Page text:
If you are writing a book, a manual, or a specification, DocBook provides an unsurpassed vocabulary for collecting your thoughts and words in XML form.
DocBook (http://www.docbook.org/) is an XML vocabulary or document type that is suited for books, technical manuals, and papers about computer hardware and software. Work on DocBook began in 1991 as a joint project of O'Reilly and HaL Computer Systems (Fujitsu). The effort evolved and was taken over by a group of technical documentation experts called the Davenport Group in 1994. In 1998, DocBook came under the control of a technical committee at OASIS (http://www.oasis-open.org/committees/tc_home.php?wg_abbrev=docbook). For more details on the history of DocBook, see http://www.oasis-open.org/docbook/intro.shtml.
Initially, DocBook was an SGML document type, but after the emergence of XML, an XML DTD was offered as well. Currently, you can download DocBook as an SGML DTD (http://www.docbook.org/sgml/), an XML DTD (http://www.docbook.org/xml/), a RELAX NG schema (http://www.docbook.org/rng/) in either XML or compact syntax, or an XML Schema (http://www.docbook.org/xsd/). At this point, the SGML and XML DTDs are the official versions of DocBook, and the RELAX NG and XML Schema forms should become official when DocBook reaches Version 5.
Following is a sampling of the kinds of elements you can use to mark up a document with DocBook:
Books, manuals, articles, papers
Tables of contents
Chapters and sections
Notes, cautions, and warnings
Images, graphics, callouts
Example 4-5 shows an article marked up with DocBook elements and called article.xml. It uses the DocBook 4.3 DTD and is valid with regard to it.
<?xml version="1.0" encoding="UTF-8"?> <!DOCTYPE article PUBLIC "-//OASIS//DTD DocBook XML V4.2//EN" "http://www.oasis-open.org/docbook/xml/4.2/docbookx.dtd"> <article> <title>The Legend of Wy'east</title> <articleinfo> <author> <firstname>Mike</firstname> <surname>Fitzgerald</surname> </author> <authorinitials>mjf</authorinitials> <pubdate>April 2004</pubdate> <revhistory> <revision> <revnumber>1.0</revnumber> <date>2004-04-07</date> </revision> </revhistory> </articleinfo> <para>According to local native legend, Wy'east (WHY east) was a chief of the Multnomah peoples who loved a beautiful maiden named Loo-wit. Klickitat, chief of the Klickitat tribe, also loved her.</para> <para>Loo-wit had brought fire back to the Multnomah and Klickitat peoples. The Great Spirit commanded her to light a fire on the stone bridge across what we now call the Columbia River to help restore warmth and light to the tribes who had fallen into a long season of wrongdoing. The stone bridge was supposed to be a symbol of peace between the warring peoples.</para> <para>Time passed and Loo-wit could not decide which of the handsome young chiefs she liked better, Wy'east or Klickitat, so the two chiefs began to quarrel. The Great Spirit became angry at the squabbling chiefs. He dashed the stone arch into the river, and turned Wy'east into Mt. Hood in northwest Oregon and Klicktat into Mt. Adams in southwest Washington. Loo-wit became Washington's Mt. St. Helens. The trio are still said to be angry with one another expressed by volcanic activity.</para> <bibliography> <bibliomixed> <author><firstname>Ella E.</firstname> <surname>Clark</surname></author> <copyright><year>1953</year></copyright> <publisher> <publishername>University of California Press</publishername> </publisher> <title>Indian Legends of the Pacific Northwest</title> <pagenums>20</pagenums> </bibliomixed> <bibliomixed> <author> <firstname>John</firstname> <othername role="middle">Foeste</othername> <surname>Graner</surname> </author> <copyright><year>1975</year></copyright> <title>Mount Hood: A Complete History</title> <pagenums>8</pagenums> </bibliomixed> </bibliography> </article>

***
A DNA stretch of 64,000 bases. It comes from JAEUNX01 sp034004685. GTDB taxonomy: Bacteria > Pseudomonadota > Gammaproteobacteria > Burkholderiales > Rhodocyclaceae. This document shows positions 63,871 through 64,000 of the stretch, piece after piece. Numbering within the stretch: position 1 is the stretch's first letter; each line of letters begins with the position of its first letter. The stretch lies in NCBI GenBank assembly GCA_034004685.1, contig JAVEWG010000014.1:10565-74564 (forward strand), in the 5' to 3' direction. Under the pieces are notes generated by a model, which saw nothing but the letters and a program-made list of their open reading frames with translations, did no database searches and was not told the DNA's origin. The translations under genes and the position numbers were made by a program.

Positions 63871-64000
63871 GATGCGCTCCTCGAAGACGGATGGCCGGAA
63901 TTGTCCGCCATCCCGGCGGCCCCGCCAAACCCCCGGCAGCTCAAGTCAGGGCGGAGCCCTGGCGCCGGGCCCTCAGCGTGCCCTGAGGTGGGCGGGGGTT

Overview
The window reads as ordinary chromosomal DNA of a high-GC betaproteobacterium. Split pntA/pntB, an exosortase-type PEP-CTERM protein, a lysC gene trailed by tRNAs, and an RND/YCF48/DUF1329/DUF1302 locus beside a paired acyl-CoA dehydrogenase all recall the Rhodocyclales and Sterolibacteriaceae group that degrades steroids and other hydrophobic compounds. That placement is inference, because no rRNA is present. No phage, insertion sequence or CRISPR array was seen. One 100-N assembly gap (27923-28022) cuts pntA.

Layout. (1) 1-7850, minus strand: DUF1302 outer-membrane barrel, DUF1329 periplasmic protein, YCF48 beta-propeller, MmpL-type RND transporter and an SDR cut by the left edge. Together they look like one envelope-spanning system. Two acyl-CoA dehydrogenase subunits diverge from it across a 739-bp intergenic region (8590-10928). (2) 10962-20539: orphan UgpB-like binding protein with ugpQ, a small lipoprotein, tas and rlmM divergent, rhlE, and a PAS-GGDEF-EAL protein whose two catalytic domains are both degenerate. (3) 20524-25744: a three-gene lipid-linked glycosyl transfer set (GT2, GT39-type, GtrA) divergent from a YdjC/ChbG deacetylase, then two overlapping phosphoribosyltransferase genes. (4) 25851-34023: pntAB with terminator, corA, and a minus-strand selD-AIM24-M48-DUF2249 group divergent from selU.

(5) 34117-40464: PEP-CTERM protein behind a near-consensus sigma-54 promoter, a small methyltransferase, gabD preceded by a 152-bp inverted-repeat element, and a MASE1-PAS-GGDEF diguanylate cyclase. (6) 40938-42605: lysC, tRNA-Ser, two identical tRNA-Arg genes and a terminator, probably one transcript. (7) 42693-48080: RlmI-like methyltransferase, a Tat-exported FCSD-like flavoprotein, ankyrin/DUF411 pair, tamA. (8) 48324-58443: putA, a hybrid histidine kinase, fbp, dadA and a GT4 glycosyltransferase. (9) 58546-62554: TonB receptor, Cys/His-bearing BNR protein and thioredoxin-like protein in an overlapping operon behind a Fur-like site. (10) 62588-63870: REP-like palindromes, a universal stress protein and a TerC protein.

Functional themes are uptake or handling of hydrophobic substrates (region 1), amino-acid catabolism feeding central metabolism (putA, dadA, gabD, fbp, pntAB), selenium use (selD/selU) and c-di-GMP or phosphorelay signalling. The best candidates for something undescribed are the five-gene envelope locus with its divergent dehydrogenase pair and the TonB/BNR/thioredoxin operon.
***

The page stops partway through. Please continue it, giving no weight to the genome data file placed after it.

This document is valid with regard to the DocBook DTD shown in the document type declaration (lines 2 and 3). The document element is article (line 4), and the title is on line 5. Following that is information about the article (articleinfo on line 6), including the title, the author, when it was published, and some revision history (lines 6 through 19). The body of the article is held in para elements (lines 20, 23, and 29). At the end of the section is a bibliography (lines 37 through 58), including information about books that were referenced to write the article. You can look up reference information about any DocBook element online at http://www.docbook.org/tdg/en/html/part2.html.
DocBook also offers a smaller, proper subset called Simplified DocBook: http://www.docbook.org/specs/wd-docbook-simple-1.1b2.html
The DocBook open repository on SourceForge has all kinds of supporting files, such as XSLT stylesheets, test documents, templates for slide presentations, and more: http://sourceforge.net/projects/docbook/
DocBook: The Definitive Guide, by Norman Walsh (O'Reilly); also available online at http://www.docbook.org/tdg/en/html/part2.html